[System.ComponentModel.DisplayName(“Span Extractor”)]

    public class ExtractSpan : ExtractionRule

    {

        // The name of the desired input field

        private string nameValue;

        public string ClientId

        {

            get { return nameValue; }

            set { nameValue = value; }

        }

 

        public override void Extract(object sender, ExtractionEventArgs e)

        {

            string[] tagTypeFilter = new string[] { “span” };

 

            //Fail the test if nothing is found (this may need to be modified)

            e.Success = false;

 

            if (e.Response.HtmlDocument != null && e.Response.IsHtml)

            {

                try

                {

                    //Find the span tag based on ID. Exception if none found

                    HtmlTag result = e.Response.HtmlDocument.GetFilteredHtmlTags(tagTypeFilter).First(t => string.Equals(t.GetAttributeValueAsString(“ID”), this.nameValue, StringComparison.OrdinalIgnoreCase));

 

                    //The span was found (no exception), now find the data

 

                    //Get the location of the ID in the span tag

                    int startPosition = e.Response.BodyString.IndexOf(this.nameValue);

 

                    //Find the position of the data immediately following the closing angle bracket of the span,

                    //  accounting for the > character as well

                    startPosition = e.Response.BodyString.IndexOf(“>”, startPosition) + 1;

 

                    //Get the position of the closing tag for the span

                    int endPosition = e.Response.BodyString.IndexOf(“</span>”, startPosition);

 

                    //Fetch the content

                    string content = e.Response.BodyString.Substring(startPosition, endPosition – startPosition);

 

                    //Add the value to the context output. This could just as easily go to a file or a DB

                    // this step is not necessary for the extraction to succeed

                    e.WebTest.Context.Add(this.ContextParameterName, content);

 

                    //Mark the extraction as successful

                    e.Success = true;

                }

                catch (Exception)

                {

                    e.Success = false;

                    e.WebTest.Context.Add(this.ContextParameterName, string.Format(“span tag id={0} not found”, this.nameValue));

                }

            }

        }

    }

}

Now that I have the class, I need to wire it up to a URL in a web test. Right-click the URL and choose Add Extraction Rule…

AddRuleToTest[1]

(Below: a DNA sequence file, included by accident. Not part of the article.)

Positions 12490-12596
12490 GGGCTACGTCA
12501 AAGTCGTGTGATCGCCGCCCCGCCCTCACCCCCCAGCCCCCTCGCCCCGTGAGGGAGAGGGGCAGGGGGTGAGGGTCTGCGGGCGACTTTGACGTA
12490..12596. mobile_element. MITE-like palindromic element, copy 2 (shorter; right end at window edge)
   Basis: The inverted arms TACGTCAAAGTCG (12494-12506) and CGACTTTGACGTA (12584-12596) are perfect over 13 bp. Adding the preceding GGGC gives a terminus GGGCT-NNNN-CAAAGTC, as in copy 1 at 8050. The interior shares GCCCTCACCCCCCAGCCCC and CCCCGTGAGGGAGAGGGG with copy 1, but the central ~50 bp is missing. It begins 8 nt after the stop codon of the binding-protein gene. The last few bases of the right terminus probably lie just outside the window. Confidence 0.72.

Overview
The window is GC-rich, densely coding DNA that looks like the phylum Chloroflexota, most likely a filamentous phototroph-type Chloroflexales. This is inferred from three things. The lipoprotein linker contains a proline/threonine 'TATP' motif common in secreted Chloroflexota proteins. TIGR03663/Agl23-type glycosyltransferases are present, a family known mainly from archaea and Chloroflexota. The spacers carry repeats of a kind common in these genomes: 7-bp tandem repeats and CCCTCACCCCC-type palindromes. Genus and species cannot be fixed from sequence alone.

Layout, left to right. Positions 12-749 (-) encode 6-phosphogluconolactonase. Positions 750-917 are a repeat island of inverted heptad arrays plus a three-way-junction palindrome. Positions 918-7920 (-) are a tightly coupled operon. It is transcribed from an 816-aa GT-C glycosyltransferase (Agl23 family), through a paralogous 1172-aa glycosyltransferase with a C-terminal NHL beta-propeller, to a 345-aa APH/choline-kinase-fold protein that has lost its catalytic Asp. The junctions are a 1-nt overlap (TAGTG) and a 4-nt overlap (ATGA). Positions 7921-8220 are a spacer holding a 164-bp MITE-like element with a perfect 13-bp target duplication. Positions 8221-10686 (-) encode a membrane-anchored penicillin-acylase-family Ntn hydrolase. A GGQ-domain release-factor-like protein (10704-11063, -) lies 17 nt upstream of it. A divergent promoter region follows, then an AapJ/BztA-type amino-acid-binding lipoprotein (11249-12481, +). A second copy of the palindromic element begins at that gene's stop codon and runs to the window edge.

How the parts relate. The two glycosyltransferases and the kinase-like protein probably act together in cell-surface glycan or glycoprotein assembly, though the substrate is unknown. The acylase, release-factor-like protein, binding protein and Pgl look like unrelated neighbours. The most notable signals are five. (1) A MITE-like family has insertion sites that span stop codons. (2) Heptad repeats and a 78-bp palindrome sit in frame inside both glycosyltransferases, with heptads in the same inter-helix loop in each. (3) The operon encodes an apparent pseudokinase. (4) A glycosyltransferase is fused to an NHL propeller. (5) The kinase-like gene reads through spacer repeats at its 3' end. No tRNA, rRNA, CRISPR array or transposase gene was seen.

I need to set two properties:

  1. Context Parameter Name. This comes from the base ExtractionRule class, and is the name for the data that ends up in the output.
  2. ClientId. This is a custom property from my class. It is the ClientId of the rendered control in the HTML output. The class finds the span with this name and returns the data.

Now when I run the test, if the ClientId I specified was found, it shows up in the Context output after running the test. The Context Parameter Name was “SpanData” in this case:

ExtractionRuleResults[1]

This could be made more robust by not coding specifically for spans. Certainly there could be issues if the tag ID is used more than once or if there is significant nesting of spans within the tag you are trying to find. This code is intended to prove out the concept, it could certainly be made stronger.

One thing I want to mention is that all the code samples I have run across (MSDN included) show the RuleName property as the way to display the extraction rule name in the Visual Studio UI. But under compilation this property comes up as obsolete. I found the answer on Ed Glas’s blog. The obsolete message mentioned using attributes, but this info was not discoverable, so I was quite grateful for that posting to get the syntax correct.

Helpful Links

Must Read VSTS – Testing Related Blogs and Introductory Articles

How to: Create a Custom Extraction Rule

Custom Extraction Rule and Generating a Code Test from VSTS

Useful LogParser Queries

If you deal with production servers and you don’t use LogParser, you should. It gives SQL-like abilities to query web server logs an other log types (like Event Logs). Coding Horror has a great article about the tool as well, and a link to a good article about forensic log parsing. Here are my most used web queries: